The Bank of England has recently released figures that show the UK economy has retracted for the third consecutive quarter. The construction industry has been hardest hit in what is now officially a double-dip recession.
As Mr Cameron’s government looks to austerity measures to reduce the country’s deficit; firms within our industry are also looking for areas to make savings and cut budgets. We asked training, legal and commercial expert, Lorne Alway, to argue the case for protecting your training budget.
Lorne Alway, Managing Director of Construction Study Centre said:
“The construction industry has traditionally been one in which a downturn in activity is immediately followed by a cut in training budget. At Construction Study Centre we have been working with the industry for well over 20 years now to provide good quality training at a reasonable cost and to educate people and organisations about the benefits of gaining knowledge and qualifications in a tough market.
“Even in recession there is work and jobs; the problem is making sure you are best placed to secure them.”
Why keep training?
The benefits of continuing to train the people resource, which is the lifeblood of any successful organisation, through a recession are numerous. These include keeping staff up to date with legislation, heightened contractual and commercial awareness, developing management and motivational techniques, as well as keeping abreast of constructional regulatory controls such as Building and Fire Regulations.
All these issues, imparted to the relevant staff will have significant and tangible benefits not only to the organisation but also the individual.
Organisations, whether public or private, and involved at any stage of the project lifecycle are likely to benefit by;
- Providing a better service and being recognised for such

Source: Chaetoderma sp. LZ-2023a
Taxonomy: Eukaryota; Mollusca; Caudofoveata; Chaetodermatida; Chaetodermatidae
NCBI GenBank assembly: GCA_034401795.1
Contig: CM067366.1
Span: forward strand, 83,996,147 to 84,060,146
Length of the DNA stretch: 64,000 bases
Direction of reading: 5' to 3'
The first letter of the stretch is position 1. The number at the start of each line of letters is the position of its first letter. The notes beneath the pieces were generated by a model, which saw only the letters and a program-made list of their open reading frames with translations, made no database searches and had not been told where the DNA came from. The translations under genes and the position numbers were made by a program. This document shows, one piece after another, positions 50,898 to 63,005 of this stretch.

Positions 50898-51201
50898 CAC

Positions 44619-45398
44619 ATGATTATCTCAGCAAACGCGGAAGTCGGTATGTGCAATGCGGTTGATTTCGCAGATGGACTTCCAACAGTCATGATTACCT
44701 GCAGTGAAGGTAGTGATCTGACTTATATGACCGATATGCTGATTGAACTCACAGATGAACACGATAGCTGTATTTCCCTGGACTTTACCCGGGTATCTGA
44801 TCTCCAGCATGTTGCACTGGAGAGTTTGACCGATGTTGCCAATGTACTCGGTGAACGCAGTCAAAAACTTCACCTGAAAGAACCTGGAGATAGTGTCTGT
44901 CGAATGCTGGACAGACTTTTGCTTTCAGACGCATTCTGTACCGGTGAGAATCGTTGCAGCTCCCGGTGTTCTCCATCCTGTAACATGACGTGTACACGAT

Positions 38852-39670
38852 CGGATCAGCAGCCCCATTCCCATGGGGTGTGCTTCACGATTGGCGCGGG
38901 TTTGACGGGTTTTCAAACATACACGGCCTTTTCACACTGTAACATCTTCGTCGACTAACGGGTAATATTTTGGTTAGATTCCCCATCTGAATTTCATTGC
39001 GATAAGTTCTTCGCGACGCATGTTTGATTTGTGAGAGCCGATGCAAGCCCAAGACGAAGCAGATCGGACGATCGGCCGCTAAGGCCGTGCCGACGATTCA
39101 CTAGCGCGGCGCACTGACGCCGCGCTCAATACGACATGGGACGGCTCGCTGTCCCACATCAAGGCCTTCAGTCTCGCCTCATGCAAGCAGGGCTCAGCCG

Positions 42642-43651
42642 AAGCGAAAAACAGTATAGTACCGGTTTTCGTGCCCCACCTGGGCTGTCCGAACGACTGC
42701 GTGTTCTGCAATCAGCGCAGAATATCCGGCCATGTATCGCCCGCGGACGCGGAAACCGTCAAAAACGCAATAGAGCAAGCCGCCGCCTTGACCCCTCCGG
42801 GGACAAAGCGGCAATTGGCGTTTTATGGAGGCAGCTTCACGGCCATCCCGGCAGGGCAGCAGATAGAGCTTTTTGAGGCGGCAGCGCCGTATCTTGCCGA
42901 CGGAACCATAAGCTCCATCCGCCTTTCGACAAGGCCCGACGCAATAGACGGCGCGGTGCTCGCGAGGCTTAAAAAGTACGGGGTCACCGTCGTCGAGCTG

- Gaining access to more work opportunities
- Projecting the image and the delivery of quality
- Recognising problems and the solution to those problems earlier
- Developing and returning good quality staff
All of these are factors in project and procurement delivery and success, whether commercial or performance indicators.
From an individual’s point of view continuing good quality training develops them as people and professionals, allows them to grow within and with the business and to impart knowledge to others for the benefit of all and to represent the organisation in the best way.
In addition to improving the quality of service, training during and then coming out of a recession can be instrumental in helping organisations and individuals adapt to the market they find themselves in.
Even in recessions there is work and jobs, the problem is making sure you are best placed to secure them.
Over the last few years Construction Study Centre has been very successful, not least in providing training for organisations and people that want to offer their services in different sectors or even in alternative but related disciplines. This might involve learning about contracts or commercial arrangements, risks commonly found in different sectors or management and technical knowledge employed. This is true not just in different sectors but also in different countries and regions as well.
Continuing Professional Development (CPD) and Qualifications
It is important for both the individual and the organisation that they have the appropriate recognition of their training and knowledge to add credibility to their claims as they compete for what opportunities remain in the sector. We recognise this need at Construction Study Centre and so all our courses are accredited by the Construction CPD Certification Service. This enables our clients to be better placed to meet industry and employer requirements.
In addition many of the courses provide, either by way of the training itself or the knowledge gained, recognised steps towards formal qualifications.
Long term development
As well as delivering short term benefits, training can be used as a mechanism for guiding an organisation or individual towards longer term goals.
Good quality training by definition takes time to organise and structure, to suit the specific needs of the delegate and their organisation, be it on an in-house basis or one of the many public courses presented up and down the UK by Construction Study Centre.
Given then the lead in times as well as the benefits for the future, which are so essential in surviving and moving out of recession, then clearly the sooner the thought process is activated the better.